Synaesthesia

Here’s to the synaesthetes, those angels
who express what we so long suspected:
that cello music is a velvety blue or purple
and that the flute trills the cleanest yellow.
I want to say that one is heavy and the other light.
The cello has you nesting your bones
amongst the roots of trees;
the flute delights in making you fly.

Now, I’m not a synaesthete, although the doctors
say almost everyone is, but that most learn to sublimate it
because it is devastating when the word ‘white’ tastes
like marmite and you are eating ice cream.
Well, I’m not sure what words taste of
but stars taste of metal (don’t you think?)
and mountain air tastes like stars
and the green of new grass tastes
like blowing raspberries on the belly of a child.

Not that I’m a synaesthete, but the doctors say
almost everyone is and they reckon words came
like this: a synaesthetic expression of the facts of life.
And I want to say the word ‘fish’ and see it swimming off
with its scaly body and a watery flick of its tail.
And I want to say ‘axe’ and hear it cleave the wood.
And I want to say ‘sky’ and fly up there so light and blue.

Not that I have synaesthesia of course, though the doctors say
almost everyone has and they also say that synaesthetes
are not nuts after all, since it’s obvious peanuts taste yellow,
cashew nuts green and brazil nuts a purple-brown,
and what do doctors taste of anyway if not pine needles?

 

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Posted for Sally from Art and Soul Space in response to her blog post about hearing a storm from looking at the colours of  an abstract painting.

14 thoughts on “Synaesthesia

  1. Belinda! Thank you!! Completely gorgeous.
    You’ve expanded my world this morning
    into a light yellow cascade
    a deep velvety brown rich
    poetic vision
    landscape of possibility.
    I love love love this.

  2. PS We need to find someone who has chewed on a doctor to confirm the pine needles proposition. I’m not sure that I’m game.
    PPS Love: The cello has you nesting your bones
    amongst the roots of trees
    PPPS I will see if I can link my post to yours in return (I’ve not done this before).

    1. Looks like the link worked. There is a little box to tick that will make it open in a new tab. I usually use that so people can get back o me by going to the tab. Yours opens in the same tab. You can edit it, if you want.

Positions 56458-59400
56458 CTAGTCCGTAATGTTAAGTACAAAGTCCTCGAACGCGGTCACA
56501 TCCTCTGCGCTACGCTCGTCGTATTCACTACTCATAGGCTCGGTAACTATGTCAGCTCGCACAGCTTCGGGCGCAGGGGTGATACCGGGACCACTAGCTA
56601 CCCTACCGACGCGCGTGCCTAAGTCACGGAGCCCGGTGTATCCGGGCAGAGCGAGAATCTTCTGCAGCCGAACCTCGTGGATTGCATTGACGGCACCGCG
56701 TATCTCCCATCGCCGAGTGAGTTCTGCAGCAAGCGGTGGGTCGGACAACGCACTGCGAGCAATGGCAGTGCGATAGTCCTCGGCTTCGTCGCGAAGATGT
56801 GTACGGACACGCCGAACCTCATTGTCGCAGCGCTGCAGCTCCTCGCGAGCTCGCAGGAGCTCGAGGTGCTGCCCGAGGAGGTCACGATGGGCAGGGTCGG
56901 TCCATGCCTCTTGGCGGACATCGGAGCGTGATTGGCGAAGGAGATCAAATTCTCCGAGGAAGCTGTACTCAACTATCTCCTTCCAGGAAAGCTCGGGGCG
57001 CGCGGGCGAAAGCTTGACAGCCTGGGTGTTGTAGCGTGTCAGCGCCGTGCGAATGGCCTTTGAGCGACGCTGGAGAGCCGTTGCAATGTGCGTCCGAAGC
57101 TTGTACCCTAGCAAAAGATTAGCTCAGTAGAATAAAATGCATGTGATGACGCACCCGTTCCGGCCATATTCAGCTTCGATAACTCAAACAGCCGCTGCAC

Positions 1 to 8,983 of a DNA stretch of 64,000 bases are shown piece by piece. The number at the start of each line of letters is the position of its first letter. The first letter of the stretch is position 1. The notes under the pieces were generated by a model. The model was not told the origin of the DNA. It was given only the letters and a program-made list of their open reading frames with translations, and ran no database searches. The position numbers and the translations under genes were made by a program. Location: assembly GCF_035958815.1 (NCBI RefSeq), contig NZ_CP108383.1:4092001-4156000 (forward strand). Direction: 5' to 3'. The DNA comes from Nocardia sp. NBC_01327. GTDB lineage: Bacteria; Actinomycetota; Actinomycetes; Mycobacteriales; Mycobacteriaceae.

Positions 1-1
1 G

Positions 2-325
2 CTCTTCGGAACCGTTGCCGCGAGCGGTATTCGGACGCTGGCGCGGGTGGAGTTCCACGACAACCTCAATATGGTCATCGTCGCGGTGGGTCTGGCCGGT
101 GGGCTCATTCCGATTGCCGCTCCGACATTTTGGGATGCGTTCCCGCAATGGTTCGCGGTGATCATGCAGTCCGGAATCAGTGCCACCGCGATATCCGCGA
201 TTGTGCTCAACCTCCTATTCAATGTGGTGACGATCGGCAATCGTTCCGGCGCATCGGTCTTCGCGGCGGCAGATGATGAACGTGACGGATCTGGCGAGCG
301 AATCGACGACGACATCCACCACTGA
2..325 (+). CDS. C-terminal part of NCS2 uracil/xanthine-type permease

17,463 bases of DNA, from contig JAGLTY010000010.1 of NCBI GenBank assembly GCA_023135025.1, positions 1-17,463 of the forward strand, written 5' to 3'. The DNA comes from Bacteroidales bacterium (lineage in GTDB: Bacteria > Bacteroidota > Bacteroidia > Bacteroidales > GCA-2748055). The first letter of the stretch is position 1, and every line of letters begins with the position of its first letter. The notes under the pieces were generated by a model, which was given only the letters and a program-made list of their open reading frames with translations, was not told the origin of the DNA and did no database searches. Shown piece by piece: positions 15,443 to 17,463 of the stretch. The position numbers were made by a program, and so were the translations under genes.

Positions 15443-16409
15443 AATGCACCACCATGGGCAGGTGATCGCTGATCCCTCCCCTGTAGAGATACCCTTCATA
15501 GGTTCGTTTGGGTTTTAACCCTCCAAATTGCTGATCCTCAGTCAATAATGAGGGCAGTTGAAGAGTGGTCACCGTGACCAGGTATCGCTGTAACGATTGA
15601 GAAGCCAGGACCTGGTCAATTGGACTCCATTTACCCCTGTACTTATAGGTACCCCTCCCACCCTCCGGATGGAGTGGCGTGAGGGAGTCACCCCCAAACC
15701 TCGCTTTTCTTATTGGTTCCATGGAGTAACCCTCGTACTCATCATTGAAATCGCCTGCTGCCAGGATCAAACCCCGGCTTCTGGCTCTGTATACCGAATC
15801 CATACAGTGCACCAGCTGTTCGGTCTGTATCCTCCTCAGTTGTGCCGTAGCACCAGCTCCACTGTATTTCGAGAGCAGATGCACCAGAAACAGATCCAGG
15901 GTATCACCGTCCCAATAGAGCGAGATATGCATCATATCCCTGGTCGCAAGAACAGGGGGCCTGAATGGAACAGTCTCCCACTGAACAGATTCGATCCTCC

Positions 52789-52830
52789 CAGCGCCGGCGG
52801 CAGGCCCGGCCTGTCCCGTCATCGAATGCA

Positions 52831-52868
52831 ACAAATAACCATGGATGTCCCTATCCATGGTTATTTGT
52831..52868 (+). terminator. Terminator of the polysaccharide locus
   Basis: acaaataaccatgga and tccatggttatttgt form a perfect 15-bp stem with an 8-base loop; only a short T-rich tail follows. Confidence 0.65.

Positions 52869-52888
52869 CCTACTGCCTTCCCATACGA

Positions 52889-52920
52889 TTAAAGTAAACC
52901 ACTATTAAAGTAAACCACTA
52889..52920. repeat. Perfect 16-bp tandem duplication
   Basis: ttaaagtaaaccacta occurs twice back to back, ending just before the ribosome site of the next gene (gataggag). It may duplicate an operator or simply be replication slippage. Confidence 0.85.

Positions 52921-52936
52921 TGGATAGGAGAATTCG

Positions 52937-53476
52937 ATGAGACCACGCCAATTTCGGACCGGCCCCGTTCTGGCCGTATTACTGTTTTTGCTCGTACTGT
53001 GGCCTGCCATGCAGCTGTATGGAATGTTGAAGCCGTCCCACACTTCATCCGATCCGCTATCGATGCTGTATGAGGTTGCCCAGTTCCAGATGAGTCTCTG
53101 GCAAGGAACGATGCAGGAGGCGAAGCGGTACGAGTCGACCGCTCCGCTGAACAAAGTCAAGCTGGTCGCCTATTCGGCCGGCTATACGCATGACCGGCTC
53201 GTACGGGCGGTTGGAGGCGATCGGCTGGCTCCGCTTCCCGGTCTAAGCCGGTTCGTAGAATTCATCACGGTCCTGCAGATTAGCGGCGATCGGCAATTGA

yes, the doctor was a bit of fancy (like the rest of it wasn’t!) to end the poem. Makes it a good performance poem.
      Thanks for the link 🙂
      enjoy.

  3. This is great, Belinda. Nice to find a fellow ‘sufferer’! I genuinely thought I was very odd and kept quiet about it (didn’t know what ‘it’ was) until a friend tried to tell me that ‘A’ was yellow …

    1. Hi Robyn, it’s fascinating, I think. I don’t have it really: the white/marmite thing is from a doco. But the rest of it I just sort of made up, but it was terribly easy to do so, so I expect I am one of the ones who ‘sublimate’ it. In the doco they were saying we all have it when we are born, just some of us don’t unlearn it. It can be really hard for some sensitive souls. Can you imagine how loud a city at night with all those flashing colours could be? I think we loose a lot of our innate knowledge in the first few years, as we are ‘domesticated’ (as the Toltec call it).
      What happens for you?

      1. I’m sure that’s true, Belinda. For me, numbers, letters and words had colours associated really strongly with them, and it has always been immediate to see taste and smell connected with other senses like colours, shapes and sounds. I have a friend who is a jewellery artist, and she finds it distressing if she sees a number or letter written in the ‘wrong’ colour. For her it’s very strong, but I think mine has declined over the years, and I’m sad about that. Perhaps academic thinking knocked some of it out of me! But, as your poem shows, it seems to be a very poetic sensibility.

        1. No, not at all. My friend thought it was yellow and the reason I ‘came out’ was that I was so convinced it was red. It seems to be quite individual, which is intriguing, isn’t it?

    1. Hi Harvey. Sorry so long responding. Life has been hectic lately. Do you see the shapes while playing as well as listening? Are they different? And how about between playing the guitar and the cello? Must be.
      We were talking to a sculptor (years ago in Hungary) when some one asked him, ‘What is the distance between working in wood and working in bronze.’ (Distance: art-speak of the time) and he answered, ‘The distance is the same as the distance between wood and bronze.’

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